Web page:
University of Santa Clara - Redwood Yearbook (Santa Clara, CA) online yearbook collection, 1920 Edition, Page 1

1920

University of Santa Clara - Redwood Yearbook (Santa Clara, CA) online yearbook collection, 1921 Edition, Page 1

1921

University of Santa Clara - Redwood Yearbook (Santa Clara, CA) online yearbook collection, 1923 Edition, Page 1

1923

University of Santa Clara - Redwood Yearbook (Santa Clara, CA) online yearbook collection, 1925 Edition, Page 1

1925

University of Santa Clara - Redwood Yearbook (Santa Clara, CA) online yearbook collection, 1926 Edition, Page 1

1926

University of Santa Clara - Redwood Yearbook (Santa Clara, CA) online yearbook collection, 1927 Edition, Page 1

1927

1985 Edition, online yearbooks, online annuals 1970 Edition, online yearbooks, online annuals 1972 Edition, online yearbooks, online annuals 1965 Edition, online yearbooks, online annuals 1983 Edition, online yearbooks, online annuals 1983 Edition, online yearbooks, online annuals
FIND FRIENDS AND CLASMATES GENEALOGY ARCHIVE REUNION PLANNING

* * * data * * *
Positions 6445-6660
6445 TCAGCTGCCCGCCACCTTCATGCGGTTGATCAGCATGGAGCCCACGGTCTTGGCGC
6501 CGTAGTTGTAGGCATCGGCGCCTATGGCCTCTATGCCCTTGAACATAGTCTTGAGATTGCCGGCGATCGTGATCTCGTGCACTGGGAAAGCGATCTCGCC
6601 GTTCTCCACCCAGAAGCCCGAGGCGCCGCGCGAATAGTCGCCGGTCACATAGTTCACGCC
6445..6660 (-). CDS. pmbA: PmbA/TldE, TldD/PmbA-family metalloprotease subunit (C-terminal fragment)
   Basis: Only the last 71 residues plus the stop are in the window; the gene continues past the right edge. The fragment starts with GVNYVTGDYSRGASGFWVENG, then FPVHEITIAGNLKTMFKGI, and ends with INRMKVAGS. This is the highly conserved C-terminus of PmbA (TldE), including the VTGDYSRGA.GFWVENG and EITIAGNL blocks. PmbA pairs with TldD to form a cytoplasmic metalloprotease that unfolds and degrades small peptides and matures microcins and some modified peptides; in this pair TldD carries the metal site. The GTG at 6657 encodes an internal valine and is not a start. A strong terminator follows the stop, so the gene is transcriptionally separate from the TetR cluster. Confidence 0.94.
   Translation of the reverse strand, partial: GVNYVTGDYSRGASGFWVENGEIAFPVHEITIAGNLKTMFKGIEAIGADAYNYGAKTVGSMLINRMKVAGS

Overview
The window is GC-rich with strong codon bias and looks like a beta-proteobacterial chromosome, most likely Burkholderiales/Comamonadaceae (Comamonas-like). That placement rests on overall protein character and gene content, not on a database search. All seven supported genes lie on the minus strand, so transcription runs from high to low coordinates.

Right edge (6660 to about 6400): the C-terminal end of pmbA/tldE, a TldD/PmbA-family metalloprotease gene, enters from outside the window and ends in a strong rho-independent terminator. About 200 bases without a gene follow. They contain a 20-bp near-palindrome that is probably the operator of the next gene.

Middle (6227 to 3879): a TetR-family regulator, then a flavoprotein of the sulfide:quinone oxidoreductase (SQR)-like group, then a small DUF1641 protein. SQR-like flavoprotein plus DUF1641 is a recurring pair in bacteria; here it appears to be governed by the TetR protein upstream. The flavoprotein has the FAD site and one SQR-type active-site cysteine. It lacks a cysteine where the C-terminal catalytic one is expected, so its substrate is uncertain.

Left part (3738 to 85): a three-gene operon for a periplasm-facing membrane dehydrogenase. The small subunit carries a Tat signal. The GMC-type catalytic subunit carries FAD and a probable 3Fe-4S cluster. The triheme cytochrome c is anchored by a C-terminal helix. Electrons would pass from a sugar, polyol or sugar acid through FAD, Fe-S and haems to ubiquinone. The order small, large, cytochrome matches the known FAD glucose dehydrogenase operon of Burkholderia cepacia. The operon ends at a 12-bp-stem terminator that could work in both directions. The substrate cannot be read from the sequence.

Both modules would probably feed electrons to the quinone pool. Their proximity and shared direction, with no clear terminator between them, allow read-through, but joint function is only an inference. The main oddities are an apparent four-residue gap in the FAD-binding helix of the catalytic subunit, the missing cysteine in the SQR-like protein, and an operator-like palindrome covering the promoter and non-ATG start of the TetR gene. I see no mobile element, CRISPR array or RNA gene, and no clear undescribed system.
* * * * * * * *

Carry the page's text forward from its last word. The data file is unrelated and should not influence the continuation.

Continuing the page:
Are you trying to find old school friends, old classmates, fellow servicemen or shipmates? Do you want to see past girlfriends or boyfriends? Relive homecoming, prom, graduation, and other moments on campus captured in yearbook pictures. Revisit your fraternity or sorority and see familiar places. See members of old school clubs and relive old times. Start your search today! Looking for old family members and relatives? Do you want to find pictures of parents or grandparents when they were in school? Want to find out what hairstyle was popular in the 1920s? E-Yearbook.com has a wealth of genealogy information spanning over a century for many schools with full text search. Use our online Genealogy Resource to uncover history quickly! Are you planning a reunion and need assistance? E-Yearbook.com can help you with scanning and providing access to yearbook images for promotional materials and activities. We can provide you with an electronic version of your yearbook that can assist you with reunion planning. E-Yearbook.com will also publish the yearbook images online for people to share and enjoy.